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Data Science in Context: Foundations, Challenges, Opportunities

Data Science in Context: Foundations, Challenges, Opportunities

Data Science in Context: Foundations, Challenges, Opportunities

Data Science in Context: Foundations, Challenges, Opportunities


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Data science is the foundation of our modern world. It underlies applications used by billions of people every day, providing new tools, forms of entertainment, economic growth, and potential solutions to difficult, complex problems. These opportunities come with significant societal consequences, raising fundamental questions about issues such as data quality, fairness, privacy, and causation. In this book, four leading experts convey the excitement and promise of data science and examine the major challenges in gaining its benefits and mitigating its harms. They offer frameworks for critically evaluating the ingredients and the ethical considerations needed to apply data science productively, illustrated by extensive application examples. The authors' far-ranging exploration of these complex issues will stimulate data science practitioners and students, as well as humanists, social scientists, scientists, and policy makers, to study and debate how data science can be used more effectively and more ethically to better our world.

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Product Details

ISBN-13: 9781009272209
Publisher: Cambridge University Press
Publication date: 10/20/2022
Pages: 335
Product dimensions: 6.85(w) x 9.84(h) x 0.87(d)

About the Author

Alfred Z. Spector is a technologist and research leader. His career has led him from innovation in large scale, networked computing systems (at Stanford, CMU, and his company, Transarc) to broad research leadership: first leading IBM Software Research and then Google Research. Following Google, he was the CTO at Two Sigma Investments, and he is presently a Visiting Scholar at MIT. In addition to his managerial career, Dr. Spector lectured widely on the growing importance of computer science across all disciplines (CS+X) and on the Societal Implications of Data Science. He is a fellow of the ACM, IEEE, and the American Academy of Arts and Sciences, and a member of the National Academy of Engineering. Dr. Spector won the 2001 IEEE Kanai Award for Distributed Computing, was co-awarded the 2016 ACM Software Systems Award, and was a Phi Beta Kappa Visiting Scholar. He received a Ph.D. in Computer Science from Stanford and an A.B. in Applied Mathematics from Harvard.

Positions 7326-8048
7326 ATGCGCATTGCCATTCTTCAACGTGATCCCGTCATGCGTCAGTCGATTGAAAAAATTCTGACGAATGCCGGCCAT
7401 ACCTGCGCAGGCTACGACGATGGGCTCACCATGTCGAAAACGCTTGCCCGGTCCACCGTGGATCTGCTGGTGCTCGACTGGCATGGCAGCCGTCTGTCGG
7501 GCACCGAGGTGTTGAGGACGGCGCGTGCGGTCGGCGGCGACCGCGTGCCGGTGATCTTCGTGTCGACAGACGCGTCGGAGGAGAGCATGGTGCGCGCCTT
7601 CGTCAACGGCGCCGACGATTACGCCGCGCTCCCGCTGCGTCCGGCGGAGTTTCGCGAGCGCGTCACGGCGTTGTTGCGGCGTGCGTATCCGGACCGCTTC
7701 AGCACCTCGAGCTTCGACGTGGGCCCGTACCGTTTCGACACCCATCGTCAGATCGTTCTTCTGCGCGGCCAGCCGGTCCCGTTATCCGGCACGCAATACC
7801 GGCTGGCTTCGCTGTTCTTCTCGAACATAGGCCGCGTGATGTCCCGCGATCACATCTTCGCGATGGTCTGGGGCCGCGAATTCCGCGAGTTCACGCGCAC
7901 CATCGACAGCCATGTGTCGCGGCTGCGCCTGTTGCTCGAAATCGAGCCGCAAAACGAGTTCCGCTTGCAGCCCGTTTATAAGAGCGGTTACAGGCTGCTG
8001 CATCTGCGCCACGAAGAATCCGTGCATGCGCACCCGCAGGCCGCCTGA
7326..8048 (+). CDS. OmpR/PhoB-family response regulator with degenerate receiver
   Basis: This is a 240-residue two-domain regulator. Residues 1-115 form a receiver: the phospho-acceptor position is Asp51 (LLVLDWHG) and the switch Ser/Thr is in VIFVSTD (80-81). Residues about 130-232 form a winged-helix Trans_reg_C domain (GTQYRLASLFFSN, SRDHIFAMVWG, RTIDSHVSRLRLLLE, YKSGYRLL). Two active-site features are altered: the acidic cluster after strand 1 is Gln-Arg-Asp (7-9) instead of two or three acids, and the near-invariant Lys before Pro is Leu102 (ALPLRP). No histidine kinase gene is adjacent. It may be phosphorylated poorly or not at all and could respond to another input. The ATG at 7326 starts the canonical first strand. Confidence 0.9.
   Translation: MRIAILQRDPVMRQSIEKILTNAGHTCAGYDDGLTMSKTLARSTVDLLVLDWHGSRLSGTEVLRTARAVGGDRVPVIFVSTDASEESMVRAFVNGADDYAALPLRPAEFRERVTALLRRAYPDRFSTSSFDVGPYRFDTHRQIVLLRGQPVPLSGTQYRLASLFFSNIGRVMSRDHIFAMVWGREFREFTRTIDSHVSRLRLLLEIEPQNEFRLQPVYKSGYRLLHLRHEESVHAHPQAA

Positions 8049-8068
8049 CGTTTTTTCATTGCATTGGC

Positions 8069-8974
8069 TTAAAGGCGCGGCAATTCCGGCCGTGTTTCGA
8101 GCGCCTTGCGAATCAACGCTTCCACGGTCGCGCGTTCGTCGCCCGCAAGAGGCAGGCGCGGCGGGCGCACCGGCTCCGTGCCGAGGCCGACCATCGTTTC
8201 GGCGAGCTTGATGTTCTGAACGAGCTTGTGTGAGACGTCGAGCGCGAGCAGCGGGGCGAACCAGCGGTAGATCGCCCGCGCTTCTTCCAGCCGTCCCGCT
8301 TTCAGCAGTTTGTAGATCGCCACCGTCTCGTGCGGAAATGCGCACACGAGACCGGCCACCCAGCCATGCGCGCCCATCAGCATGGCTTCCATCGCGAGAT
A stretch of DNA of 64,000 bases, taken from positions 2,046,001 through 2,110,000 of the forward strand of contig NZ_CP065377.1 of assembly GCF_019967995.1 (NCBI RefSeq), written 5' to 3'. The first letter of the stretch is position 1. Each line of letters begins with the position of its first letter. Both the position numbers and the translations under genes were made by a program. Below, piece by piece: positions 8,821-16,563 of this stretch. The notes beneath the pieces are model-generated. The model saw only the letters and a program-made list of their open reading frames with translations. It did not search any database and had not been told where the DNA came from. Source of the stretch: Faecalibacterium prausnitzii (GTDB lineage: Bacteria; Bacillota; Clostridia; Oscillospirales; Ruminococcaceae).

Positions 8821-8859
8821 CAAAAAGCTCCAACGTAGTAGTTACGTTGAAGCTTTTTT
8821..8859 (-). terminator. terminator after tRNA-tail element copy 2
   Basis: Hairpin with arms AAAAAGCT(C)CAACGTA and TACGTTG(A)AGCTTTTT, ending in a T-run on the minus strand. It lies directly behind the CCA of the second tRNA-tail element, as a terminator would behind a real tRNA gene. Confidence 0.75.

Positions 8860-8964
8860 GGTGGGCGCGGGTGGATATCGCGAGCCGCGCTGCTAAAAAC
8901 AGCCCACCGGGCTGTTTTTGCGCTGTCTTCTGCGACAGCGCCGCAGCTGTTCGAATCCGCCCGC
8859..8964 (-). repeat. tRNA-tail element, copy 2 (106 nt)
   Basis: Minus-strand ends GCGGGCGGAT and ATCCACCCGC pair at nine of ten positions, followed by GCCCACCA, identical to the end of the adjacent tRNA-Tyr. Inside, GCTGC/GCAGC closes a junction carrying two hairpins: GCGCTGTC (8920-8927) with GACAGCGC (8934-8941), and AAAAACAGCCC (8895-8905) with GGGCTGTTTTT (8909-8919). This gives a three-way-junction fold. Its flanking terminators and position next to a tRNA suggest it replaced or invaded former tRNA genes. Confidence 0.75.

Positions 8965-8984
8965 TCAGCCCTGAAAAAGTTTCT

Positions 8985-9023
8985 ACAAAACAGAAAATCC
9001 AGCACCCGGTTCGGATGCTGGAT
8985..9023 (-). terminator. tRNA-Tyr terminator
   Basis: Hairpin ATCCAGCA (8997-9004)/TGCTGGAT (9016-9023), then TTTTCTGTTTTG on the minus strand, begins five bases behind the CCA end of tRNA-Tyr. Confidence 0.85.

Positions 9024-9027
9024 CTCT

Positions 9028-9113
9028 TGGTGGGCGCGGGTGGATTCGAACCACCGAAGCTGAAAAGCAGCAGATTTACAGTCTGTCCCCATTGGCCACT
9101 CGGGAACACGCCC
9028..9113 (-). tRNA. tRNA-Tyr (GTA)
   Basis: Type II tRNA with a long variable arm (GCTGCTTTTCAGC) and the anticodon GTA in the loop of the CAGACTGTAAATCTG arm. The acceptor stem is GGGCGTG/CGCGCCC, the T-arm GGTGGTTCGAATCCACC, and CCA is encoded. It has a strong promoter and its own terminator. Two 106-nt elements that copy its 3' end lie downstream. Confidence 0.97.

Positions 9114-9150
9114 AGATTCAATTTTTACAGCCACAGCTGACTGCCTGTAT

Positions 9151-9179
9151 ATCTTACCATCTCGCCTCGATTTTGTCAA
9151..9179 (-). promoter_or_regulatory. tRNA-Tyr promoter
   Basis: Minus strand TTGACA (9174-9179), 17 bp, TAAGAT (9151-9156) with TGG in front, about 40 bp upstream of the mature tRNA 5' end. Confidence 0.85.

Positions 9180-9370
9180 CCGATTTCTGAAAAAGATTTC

Peter Norvig is a Distinguished Education Fellow at Stanford's Human-Centered Artificial Intelligence Institute and a researcher at Google; previously he directed Google's core search algorithms group and Google's research group. He has taught at the University of Southern California, Stanford University, and the University of California at Berkeley, from which he received a Ph.D. in 1986 and the distinguished alumni award in 2006. He was co-teacher of an Artificial Intelligence class that signed up 160,000 students, helping to kick off the current round of massive open online classes. His books include Artificial Intelligence: A Modern Approach (the leading textbook in the field) and Paradigms of AI Programming: Case Studies in Common Lisp. He is also the author of the Gettysburg Powerpoint Presentation and the world's longest palindromic sentence. He is a fellow of the AAAI, ACM, California Academy of Science and American Academy of Arts & Sciences.